Late yesterday, Governor Scott signed into law a bill (S.55) that he had previously blocked as both governor and lieutenant governor in its earlier iterations. The law is designed to better protect children from toxic chemicals in products that are made specifically for kids.
The new law makes important changes to the Chemicals of High Concern to Children (Act 188) program. It will make more information available to parents and other consumers about whether a children’s product contains a known toxic chemical. The law will also streamline the process by which the Commissioner of Health, after consulting with a diverse stakeholder group, can move to ban or otherwise regulate the use of harmful chemicals in children’s products.
The legislation has had the support of Vermont firefighters, business groups, educators, labor organizations, public health and children’s advocates, and environmental groups for years, but has been unable to make it across the finish line until now.
“It should not have taken five legislative sessions to better protect children from toxic chemicals in their toys, clothing or other items,” said VPIRG Executive Director Paul Burns. “I’m grateful to all of the parents and legislative champions who never gave up fighting for this despite the entrenched opposition of chemical manufacturers and industry lobbyists.”
The idea of removing the bureaucratic red tape that made it unnecessarily difficult for the Commissioner of Health to regulate toxic threats to children was first proposed as an amendment to a larger health care bill in 2015. The amendment came down to a 15-15 tie in the Senate, which was broken by then-Lt. Gov. Phil Scott, who sided with industry in opposing the measure.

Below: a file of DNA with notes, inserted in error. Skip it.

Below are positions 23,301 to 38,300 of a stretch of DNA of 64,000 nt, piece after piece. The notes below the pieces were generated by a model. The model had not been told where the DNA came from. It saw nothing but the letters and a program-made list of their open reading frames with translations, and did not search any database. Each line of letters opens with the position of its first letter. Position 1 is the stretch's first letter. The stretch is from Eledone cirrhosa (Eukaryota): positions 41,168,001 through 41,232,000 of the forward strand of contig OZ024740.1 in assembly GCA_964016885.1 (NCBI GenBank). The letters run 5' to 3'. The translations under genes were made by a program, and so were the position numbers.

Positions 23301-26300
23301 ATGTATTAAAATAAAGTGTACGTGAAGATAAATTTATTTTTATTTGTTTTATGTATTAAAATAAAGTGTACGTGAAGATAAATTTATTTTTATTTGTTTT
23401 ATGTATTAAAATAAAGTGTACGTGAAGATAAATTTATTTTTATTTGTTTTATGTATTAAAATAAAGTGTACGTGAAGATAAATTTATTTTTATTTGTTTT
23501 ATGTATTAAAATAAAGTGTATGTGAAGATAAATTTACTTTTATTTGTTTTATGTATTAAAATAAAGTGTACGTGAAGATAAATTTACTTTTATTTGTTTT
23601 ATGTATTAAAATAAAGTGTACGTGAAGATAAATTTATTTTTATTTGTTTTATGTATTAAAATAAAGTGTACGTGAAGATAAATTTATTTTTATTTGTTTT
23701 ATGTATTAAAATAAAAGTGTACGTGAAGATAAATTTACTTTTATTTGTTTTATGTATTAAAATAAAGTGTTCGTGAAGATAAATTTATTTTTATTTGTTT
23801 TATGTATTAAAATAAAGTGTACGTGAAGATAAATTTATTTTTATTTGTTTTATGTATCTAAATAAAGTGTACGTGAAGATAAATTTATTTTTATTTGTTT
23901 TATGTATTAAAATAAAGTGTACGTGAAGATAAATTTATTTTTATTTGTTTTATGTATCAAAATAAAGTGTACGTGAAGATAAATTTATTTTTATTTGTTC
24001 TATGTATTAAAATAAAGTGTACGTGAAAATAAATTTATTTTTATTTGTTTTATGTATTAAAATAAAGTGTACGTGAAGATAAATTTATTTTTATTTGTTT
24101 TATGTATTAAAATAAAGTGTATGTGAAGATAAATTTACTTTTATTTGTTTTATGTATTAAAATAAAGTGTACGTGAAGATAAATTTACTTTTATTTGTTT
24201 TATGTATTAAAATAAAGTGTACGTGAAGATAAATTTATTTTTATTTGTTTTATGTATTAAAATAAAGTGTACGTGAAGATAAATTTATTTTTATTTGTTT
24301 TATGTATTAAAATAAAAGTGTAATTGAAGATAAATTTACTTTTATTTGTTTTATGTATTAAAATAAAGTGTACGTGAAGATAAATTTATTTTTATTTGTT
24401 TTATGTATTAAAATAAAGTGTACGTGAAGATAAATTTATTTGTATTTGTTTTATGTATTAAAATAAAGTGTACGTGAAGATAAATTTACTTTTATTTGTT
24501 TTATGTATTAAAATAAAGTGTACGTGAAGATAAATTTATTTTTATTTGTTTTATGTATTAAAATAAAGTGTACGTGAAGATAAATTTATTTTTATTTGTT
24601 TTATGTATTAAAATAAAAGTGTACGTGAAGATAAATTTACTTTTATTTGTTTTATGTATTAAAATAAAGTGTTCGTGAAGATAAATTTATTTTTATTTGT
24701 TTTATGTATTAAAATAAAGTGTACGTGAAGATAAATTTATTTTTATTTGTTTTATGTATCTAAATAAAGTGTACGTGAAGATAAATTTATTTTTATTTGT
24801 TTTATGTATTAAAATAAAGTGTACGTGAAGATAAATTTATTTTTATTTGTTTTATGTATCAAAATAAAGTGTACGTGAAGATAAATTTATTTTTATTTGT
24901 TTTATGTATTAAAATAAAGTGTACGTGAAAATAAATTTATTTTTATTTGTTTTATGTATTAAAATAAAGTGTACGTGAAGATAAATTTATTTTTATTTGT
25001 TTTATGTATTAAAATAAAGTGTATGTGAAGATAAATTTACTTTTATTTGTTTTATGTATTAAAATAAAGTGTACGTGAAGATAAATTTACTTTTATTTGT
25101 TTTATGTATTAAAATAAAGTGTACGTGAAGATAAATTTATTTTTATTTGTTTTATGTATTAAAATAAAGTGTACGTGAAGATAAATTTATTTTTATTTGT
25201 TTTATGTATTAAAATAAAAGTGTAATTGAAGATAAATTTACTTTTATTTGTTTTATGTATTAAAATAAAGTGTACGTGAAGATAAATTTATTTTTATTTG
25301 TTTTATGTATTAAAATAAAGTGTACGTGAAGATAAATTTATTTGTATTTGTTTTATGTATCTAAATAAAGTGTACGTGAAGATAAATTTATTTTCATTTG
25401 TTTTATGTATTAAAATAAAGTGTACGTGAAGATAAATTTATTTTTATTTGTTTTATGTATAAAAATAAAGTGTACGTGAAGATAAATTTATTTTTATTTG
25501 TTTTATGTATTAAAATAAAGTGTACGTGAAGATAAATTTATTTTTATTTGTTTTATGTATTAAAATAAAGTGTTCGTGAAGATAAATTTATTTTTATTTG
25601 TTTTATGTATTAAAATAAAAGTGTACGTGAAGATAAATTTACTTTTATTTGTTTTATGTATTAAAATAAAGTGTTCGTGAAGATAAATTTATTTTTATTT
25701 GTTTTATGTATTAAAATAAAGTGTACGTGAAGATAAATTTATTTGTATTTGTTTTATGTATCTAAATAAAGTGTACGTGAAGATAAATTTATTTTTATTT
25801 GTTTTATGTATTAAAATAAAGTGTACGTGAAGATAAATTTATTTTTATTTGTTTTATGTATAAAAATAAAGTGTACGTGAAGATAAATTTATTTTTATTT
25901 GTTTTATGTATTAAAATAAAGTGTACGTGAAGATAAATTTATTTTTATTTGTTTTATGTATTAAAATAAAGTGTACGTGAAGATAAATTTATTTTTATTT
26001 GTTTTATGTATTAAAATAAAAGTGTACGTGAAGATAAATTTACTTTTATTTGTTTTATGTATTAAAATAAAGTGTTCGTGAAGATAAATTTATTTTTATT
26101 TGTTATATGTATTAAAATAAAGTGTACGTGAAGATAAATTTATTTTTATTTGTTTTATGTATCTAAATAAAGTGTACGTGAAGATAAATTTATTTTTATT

In 2018, the concept landed on Gov. Scott’s desk as a stand-alone bill (S.103), which he vetoed, once again disappointing advocates for children’s health. The Senate overrode the veto, but in the House the override fell four votes short.
In his veto message to legislators last year, Gov. Scott said that, “We cannot afford to give manufacturers another reason to look elsewhere for their location or expansion needs.”
Overwhelming legislative support for the bill may have contributed to the governor’s change of heart. The Senate passed S.55 on a 25-5 vote, while the House vote was 137-4.
In addition to making it easier for the Health Department to safeguard children, S.55 formalizes the establishment of an interagency committee to improve coordination among the numerous state agencies that regulate and collect data on toxic and hazardous substances. This interagency group was established by executive order in 2017 after an earlier attempt to pass the law fell short. The language in the new law more closely mirrors the executive order, thereby addressing some of the governor’s concerns from last year.
With the data collection improvements signed into law yesterday, Vermont will have one of the most comprehensive databases in the country linking individual children’s products with specific chemicals of concern. However, there is much more work to be done to make the information more easily accessible to consumers.
VPIRG is committed to working with its allies to continue to push for stronger protections against toxic chemicals for Vermonters of all ages.